(as in, according to your logic, there is no relevance to what you have believed many years ago to what you now believe).

      I appreciate your level headedness in such a debate. What I fail to grasp is why points do not cut both ways.

      The coalition nonsense is a great example… The advertising is more than just a headache, it's hypocracy at it's finest. In that Topp article in G&M today, we get a beautiful picture of Jack, Steve and Gilles all smiles (and dutifully under an impressive rack of Canadian Flags) signing a what?

    • Then, I suppose, all that digging up Iggy's lifetime exercice is all for naught for the Cons?
      (as in, according to your logic, there is no relevance in what you have believed many years ago to what you now believe – I'd be inclined to somewhat agree, I've said many dumb things 20 years ago).

      I appreciate your level headedness in such a debate. What I fail to grasp is why points do not cut both ways.

      The coalition nonsense is a great example… The advertising is more than just a headache, it's hypocracy at it's finest. In that Topp article in G&M today, we get a beautiful picture of Jack, Steve and Gilles all smiles (and dutifully under an impressive rack of Canadian Flags) signing a what?

  10. In fairness to Harper and the Conservatives, it was to be expected that some of the original Reform platform would have been dismissed following the merger with the PCs. Though the fact that the Conservatives were arguing for more free votes as late as 2006 does say something about the way parties promise change until they are elected…

    • I sometimes wonder if they inadvertently got the Keep and Discard lists mixed up.

  11. And don't forget:
    – offering Cadman "financial considerations" for his vote
    – in-and-out scandal
    – cancelling/proroguing Parliament altogether to save his job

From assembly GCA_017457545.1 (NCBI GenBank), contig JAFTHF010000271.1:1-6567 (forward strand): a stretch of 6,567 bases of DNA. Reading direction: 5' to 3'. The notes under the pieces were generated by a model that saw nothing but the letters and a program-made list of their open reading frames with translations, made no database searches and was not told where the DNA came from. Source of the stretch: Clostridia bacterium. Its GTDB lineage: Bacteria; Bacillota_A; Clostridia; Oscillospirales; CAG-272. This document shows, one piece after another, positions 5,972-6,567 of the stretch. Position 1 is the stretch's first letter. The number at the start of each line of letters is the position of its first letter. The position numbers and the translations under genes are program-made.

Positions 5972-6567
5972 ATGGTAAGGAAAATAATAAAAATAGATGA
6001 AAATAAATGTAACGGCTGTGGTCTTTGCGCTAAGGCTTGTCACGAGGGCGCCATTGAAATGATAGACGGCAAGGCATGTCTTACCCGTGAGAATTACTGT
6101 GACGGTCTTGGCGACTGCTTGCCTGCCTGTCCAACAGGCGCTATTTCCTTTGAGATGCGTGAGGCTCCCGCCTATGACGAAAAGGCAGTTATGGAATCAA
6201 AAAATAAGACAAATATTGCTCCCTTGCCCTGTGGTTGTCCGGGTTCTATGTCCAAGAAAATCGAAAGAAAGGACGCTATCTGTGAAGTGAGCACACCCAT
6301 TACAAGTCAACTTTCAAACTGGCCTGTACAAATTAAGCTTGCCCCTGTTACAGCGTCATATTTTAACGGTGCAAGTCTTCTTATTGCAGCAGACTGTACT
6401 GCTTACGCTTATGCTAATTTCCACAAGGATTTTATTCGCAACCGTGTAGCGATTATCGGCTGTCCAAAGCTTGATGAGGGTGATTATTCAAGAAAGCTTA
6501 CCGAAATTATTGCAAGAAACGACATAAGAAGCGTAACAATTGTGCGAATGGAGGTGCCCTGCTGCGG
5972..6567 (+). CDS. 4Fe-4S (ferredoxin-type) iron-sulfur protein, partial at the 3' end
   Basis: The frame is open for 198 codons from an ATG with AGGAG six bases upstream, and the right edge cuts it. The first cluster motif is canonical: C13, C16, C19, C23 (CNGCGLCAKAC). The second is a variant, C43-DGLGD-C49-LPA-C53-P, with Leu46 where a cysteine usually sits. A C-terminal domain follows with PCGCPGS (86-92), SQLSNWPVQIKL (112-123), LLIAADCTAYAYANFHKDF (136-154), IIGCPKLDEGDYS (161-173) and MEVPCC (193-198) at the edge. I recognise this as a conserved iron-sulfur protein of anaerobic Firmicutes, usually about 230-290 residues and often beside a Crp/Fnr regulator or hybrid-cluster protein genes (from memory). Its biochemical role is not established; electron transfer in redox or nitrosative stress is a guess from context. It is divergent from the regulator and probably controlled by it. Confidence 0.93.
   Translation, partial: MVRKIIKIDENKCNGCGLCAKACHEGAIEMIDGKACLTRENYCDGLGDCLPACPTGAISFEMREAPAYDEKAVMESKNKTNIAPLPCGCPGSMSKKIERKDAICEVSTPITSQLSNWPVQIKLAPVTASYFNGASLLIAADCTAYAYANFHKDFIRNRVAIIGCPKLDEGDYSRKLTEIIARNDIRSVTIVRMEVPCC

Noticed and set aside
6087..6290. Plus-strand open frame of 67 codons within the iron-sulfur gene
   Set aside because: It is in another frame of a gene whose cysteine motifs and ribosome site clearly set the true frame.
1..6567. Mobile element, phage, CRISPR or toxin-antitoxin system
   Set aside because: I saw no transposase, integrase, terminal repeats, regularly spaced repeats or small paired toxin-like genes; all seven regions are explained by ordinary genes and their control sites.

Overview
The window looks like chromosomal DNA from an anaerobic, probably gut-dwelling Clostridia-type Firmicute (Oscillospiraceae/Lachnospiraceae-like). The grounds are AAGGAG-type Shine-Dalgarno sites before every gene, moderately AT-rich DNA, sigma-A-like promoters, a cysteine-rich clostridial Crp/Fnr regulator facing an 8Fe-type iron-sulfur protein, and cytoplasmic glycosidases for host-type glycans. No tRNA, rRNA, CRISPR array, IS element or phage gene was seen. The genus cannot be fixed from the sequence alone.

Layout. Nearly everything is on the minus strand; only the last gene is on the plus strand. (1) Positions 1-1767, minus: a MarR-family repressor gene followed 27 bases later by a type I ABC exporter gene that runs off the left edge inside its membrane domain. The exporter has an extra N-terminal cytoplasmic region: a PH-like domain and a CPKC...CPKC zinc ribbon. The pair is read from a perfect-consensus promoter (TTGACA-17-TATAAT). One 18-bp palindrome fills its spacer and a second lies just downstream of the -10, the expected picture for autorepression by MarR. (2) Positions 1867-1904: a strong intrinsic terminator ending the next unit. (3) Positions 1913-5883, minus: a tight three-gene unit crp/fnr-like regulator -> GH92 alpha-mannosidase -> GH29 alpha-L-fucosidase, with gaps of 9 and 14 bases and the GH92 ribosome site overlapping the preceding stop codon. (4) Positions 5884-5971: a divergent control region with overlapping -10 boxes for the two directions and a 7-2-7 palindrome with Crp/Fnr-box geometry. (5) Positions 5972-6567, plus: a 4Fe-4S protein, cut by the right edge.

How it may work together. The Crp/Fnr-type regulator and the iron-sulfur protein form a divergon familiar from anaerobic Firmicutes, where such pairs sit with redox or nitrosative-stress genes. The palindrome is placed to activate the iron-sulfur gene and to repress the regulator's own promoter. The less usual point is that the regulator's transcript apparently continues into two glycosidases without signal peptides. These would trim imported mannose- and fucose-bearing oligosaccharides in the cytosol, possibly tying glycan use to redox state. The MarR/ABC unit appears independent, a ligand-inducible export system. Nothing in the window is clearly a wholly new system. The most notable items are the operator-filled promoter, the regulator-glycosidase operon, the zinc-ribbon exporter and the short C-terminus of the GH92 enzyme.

– cancelling and moving opposition days
    – floor crossers (not a big deal for Stephen "whatever works for me" Harper, but lots of his caucus made that promise)
    – trying to increase votes in Conservative held provinces at the expense of Ontario before an outcry forced him to make further changes to give Ontario better representation
    – 90% of infrastructure and stimulus funding to Conservative ridings
    – tried to retroactively reduce the maximum donor limits after the Liberal convention
    – requiring no accountability measures on his $3 billion stimulus slush fund

    The list goes on and on and on and on

  12. How about 3 years John?

    Free votes and more power to Parliament and parliamentary committees and fixed election dates and no unelected senators were all democratic promises made in 2006?

    I think though that Aaron is not referring to any specific fundamental belief of Harper's but the general response, however that is implemented through whatever policy, of more democracy and more spread of power among more elected representatives. THAT is the big change: now Harper responds with less democracy, not more. That goes beyond any specific break of any specific promise (or breaks of many promises).

  13. On that we mostly agree; my only quibble with your statement is that I would say that Harper hasn't responded with less democracy. It's no worse than it was under the Liberals.

    For example, yes he absolutely violated the spirit, if not the letter, of his own fixed election date law, but in doing so all he did was return us to the pre-Harper status quo of a PM calling an election whenever it suits him politically to do so. I would argue the same is true for the other examples you bring up. Harper may not have followed through on these promises, but that just leaves us where we were before. Of course I expected much better, so that leaves me plenty disappointed with his performance on this file. I just think it's silly going back 20 years for a point that has largely already been successfully made.